As the solvents, use may be made of alcohols, esters, ketones, aromatic solvents and the like, for instance, benzyl alcohol, ethanol, isopropyl alcohol, butanol, ethyl cellosolve, butyl cellosolve, butyl carbitol, ethyl carbitol, butyl acetate, butyl cellosolve acetate, benzyl acetate, cyclohexanone, isophorone, nitrobenzene, terpineol, toluene, xylene, tetralin, decalin, etc.
As the thixotropic agents, use may be made of inorganics such as kaolin and aerosil (manufactured by Nippon Aerosil Co., Ltd.) and organics such as organic bentonite and hardened castor oil.
The solder pastes of the present invention may be obtained by stirring and mixing of a composition consisting essentially of 83 to 94% by weight of the coated solder powders, 4.5 to 7.5% by weight of the resin and 2.5 to 5.5% by weight of the solvent, into which 0.02 to 2.0% by weight of the activator and 0.03 to 1.0% by weight of the thixotropic agent are incorporated, if required. For mixing means, a planetary mixer, etc., may be used.
In the thus obtained solder pastes, the solder powders are coated with the coating agent(s) and the film of the coating agent is insoluble or hardly soluble in the resin, solvent, etc. of the vehicle, so that the solder powders are prevented from reacting with the vehicle or the atmospheric air due to being shielded from the outside by the coated film, thereby maintaining the viscosity stability of the solder pastes.
On the other hand, when this solder paste is applied, dried and melted on a soldering land of a printed substrate to wet portions of electrical parts to be soldered, the coated solder powders are melted and separated from their surface coated films. Thereafter, the molten solder is coalesced together, and is cooled to solder the electrical parts onto a soldering land. In this case, if the film of the coating agent is thinned, its influence is then negligible. This film should preferably be meltable at the melting temperature of solder, but may be unmelted.
According to one aspect of the present invention, there can be provided the coated solder powders which are very easy to handle, since they are prevented from oxidation even when they are stored or transported in air. Since the preparation of the solder powders and solder pastes can also separately be carried out at an interval of some time, a scheme to produce solder pastes can easily be worked out.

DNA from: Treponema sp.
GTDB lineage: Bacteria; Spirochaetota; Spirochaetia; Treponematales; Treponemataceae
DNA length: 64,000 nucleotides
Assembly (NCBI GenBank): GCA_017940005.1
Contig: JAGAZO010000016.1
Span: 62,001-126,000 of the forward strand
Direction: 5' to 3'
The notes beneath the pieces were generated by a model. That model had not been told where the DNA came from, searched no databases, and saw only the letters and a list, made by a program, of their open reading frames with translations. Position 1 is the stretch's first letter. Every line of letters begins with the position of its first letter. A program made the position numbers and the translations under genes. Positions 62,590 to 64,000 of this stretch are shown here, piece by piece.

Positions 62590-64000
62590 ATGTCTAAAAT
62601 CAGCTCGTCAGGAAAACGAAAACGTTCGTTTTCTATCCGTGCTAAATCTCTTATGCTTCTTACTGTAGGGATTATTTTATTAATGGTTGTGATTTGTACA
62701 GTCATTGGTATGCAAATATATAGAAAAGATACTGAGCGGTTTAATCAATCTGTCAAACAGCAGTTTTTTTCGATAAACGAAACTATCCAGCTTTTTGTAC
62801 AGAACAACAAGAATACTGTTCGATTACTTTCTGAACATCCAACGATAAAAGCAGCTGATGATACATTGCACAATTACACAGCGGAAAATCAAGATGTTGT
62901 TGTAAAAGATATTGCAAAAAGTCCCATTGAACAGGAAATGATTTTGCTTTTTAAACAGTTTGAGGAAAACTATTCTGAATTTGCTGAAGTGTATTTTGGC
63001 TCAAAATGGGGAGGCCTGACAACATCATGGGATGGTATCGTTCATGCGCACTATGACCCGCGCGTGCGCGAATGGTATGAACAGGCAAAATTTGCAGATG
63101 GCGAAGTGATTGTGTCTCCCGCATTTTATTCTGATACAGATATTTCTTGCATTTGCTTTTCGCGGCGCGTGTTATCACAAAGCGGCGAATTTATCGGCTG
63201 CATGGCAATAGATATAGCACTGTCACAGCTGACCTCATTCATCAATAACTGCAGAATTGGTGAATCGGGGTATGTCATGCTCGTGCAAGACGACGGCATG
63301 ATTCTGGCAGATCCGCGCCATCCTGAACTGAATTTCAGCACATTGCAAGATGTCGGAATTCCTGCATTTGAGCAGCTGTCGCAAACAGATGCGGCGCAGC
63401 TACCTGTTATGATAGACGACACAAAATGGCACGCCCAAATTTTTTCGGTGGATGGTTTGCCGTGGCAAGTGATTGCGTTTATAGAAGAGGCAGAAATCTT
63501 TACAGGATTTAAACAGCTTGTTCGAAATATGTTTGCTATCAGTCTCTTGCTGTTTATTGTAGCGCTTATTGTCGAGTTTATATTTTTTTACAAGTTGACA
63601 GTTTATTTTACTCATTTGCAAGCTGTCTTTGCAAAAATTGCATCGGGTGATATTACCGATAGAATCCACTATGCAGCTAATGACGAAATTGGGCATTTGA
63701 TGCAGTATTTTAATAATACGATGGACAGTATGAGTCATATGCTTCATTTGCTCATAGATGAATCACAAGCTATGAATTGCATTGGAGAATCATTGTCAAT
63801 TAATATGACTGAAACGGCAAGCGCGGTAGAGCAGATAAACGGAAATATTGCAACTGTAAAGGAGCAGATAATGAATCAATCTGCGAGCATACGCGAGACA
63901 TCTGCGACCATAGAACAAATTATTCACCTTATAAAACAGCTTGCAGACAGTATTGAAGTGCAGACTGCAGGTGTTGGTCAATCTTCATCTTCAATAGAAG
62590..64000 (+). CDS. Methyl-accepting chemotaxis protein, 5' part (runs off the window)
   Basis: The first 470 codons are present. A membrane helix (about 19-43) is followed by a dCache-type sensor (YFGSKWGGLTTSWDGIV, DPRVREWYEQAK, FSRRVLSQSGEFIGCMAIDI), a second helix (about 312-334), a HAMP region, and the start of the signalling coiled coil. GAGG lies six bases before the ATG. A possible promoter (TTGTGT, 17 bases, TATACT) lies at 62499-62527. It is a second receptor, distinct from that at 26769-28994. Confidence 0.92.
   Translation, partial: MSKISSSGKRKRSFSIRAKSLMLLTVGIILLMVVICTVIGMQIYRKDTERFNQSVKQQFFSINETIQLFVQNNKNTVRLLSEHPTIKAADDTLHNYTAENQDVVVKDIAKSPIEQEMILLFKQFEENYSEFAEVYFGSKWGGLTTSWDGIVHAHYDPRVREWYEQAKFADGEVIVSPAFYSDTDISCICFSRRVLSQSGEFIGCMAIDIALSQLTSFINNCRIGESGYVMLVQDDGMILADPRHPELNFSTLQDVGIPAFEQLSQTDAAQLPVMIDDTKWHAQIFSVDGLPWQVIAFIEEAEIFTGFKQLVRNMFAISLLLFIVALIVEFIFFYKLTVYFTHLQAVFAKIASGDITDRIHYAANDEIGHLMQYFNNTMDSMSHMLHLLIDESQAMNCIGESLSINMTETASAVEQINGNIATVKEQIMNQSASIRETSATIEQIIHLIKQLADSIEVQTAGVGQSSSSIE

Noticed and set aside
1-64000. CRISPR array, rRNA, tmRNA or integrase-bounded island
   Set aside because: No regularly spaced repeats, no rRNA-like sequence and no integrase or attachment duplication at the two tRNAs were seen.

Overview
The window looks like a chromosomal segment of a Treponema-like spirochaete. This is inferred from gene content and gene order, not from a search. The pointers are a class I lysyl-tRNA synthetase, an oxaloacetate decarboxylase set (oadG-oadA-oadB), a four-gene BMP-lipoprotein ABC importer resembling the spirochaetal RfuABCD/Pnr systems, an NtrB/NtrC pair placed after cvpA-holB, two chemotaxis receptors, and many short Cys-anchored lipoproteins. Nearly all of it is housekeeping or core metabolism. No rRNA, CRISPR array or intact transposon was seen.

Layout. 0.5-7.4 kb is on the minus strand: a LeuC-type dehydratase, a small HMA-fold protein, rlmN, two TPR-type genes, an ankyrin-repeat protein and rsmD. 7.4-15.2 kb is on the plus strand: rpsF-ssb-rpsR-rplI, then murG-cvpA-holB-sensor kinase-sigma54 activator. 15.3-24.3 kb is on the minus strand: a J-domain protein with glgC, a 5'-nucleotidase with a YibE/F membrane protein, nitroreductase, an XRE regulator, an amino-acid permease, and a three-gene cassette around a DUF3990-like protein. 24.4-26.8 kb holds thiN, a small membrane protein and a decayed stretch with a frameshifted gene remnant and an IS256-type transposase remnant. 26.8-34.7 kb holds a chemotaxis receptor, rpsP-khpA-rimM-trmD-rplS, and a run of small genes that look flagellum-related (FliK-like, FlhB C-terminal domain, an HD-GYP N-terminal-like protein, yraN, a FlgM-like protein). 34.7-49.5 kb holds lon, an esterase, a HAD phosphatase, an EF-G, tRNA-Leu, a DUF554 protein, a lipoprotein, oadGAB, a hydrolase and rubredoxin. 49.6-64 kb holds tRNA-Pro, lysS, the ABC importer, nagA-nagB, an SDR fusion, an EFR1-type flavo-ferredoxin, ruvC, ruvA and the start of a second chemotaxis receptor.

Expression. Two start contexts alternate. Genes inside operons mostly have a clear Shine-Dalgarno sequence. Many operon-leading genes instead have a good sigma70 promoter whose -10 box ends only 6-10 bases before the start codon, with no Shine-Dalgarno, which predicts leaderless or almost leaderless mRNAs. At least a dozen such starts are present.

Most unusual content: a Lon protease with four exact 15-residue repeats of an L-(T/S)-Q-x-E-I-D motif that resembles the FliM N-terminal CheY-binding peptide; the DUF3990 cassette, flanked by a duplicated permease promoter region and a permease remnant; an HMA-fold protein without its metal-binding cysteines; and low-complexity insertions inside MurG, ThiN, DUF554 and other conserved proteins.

According to another aspect of the present invention wherein molten solder is granulated while dropping, and is immediately thereafter immersed in the coating solution, the coated solder powders can easily be obtained at low costs by making use of a conventional atomizer.
According to still another aspect of the present invention, since there can be provided solder pastes using the coated solder powders, a change in the viscosity of the solder pastes can be limited so remarkably that they can maintain printability over an extended period of time. Such solder pastes can be stored at lower storage costs and easily handled particularly because they can be kept at normal temperature with no need of refrigeration.
Thus, the present invention gives a great deal of merits to the production and handling of solder powders and pastes. Soldering of printed substrates using such solder pastes makes the most suitable coating possible over an extended period without damaging the printability thereof. In addition, such an accident as a short-circuit of unnecessary portions due to solder balls formed at the time of melting of the coated film is avoided and much more improved soldering properties such as high soldering strength and good appearance are achieved.
The present invention will be now be explained in detail with reference to the following non-restrictive examples.
An ingot of a solder alloy (63% by weight Sn and 37% by weight Pb) is melted and atomized into fine alloy powder granules of 250 to 400 mesh, which were immediately put into 20 Kg of a treating solution and stirred therein. This treating solution is a 50% solution (with a 1% solid content) obtained by dissolving 500 g of the aforesaid Fluolard FC-721 in 1 Kg of Freon (manufactured by Du Pont). The above operation is continued until 10 Kg of solder powders are charged into the treating solution, and the solution is then allowed to stand for 30 minutes. Afterwards, the supernatant liquid is decanted out of the product, which is then naturally dried.
The coated solder powders were obtained in this manner. The results, as shown in FIG. 1, were obtained by Auger electron spectroanalysis of the solder powder. It is to be noted that the Auger electron spectroanalysis results of the solder powder prior to coating are shown in FIG. 2. From these figures, it is found that carbon (C) is not substantially detected from the solder powder prior to coating, whereas a sharp peak showing the presence of carbon (C) is detected from the solder powder after coating. By calculation, C, Sn and O are 58.6 mol %, 17.8 mol % and 23.6 mol %, respectively, and the thickness of the coated layer is about 60 mol %, calculated as C.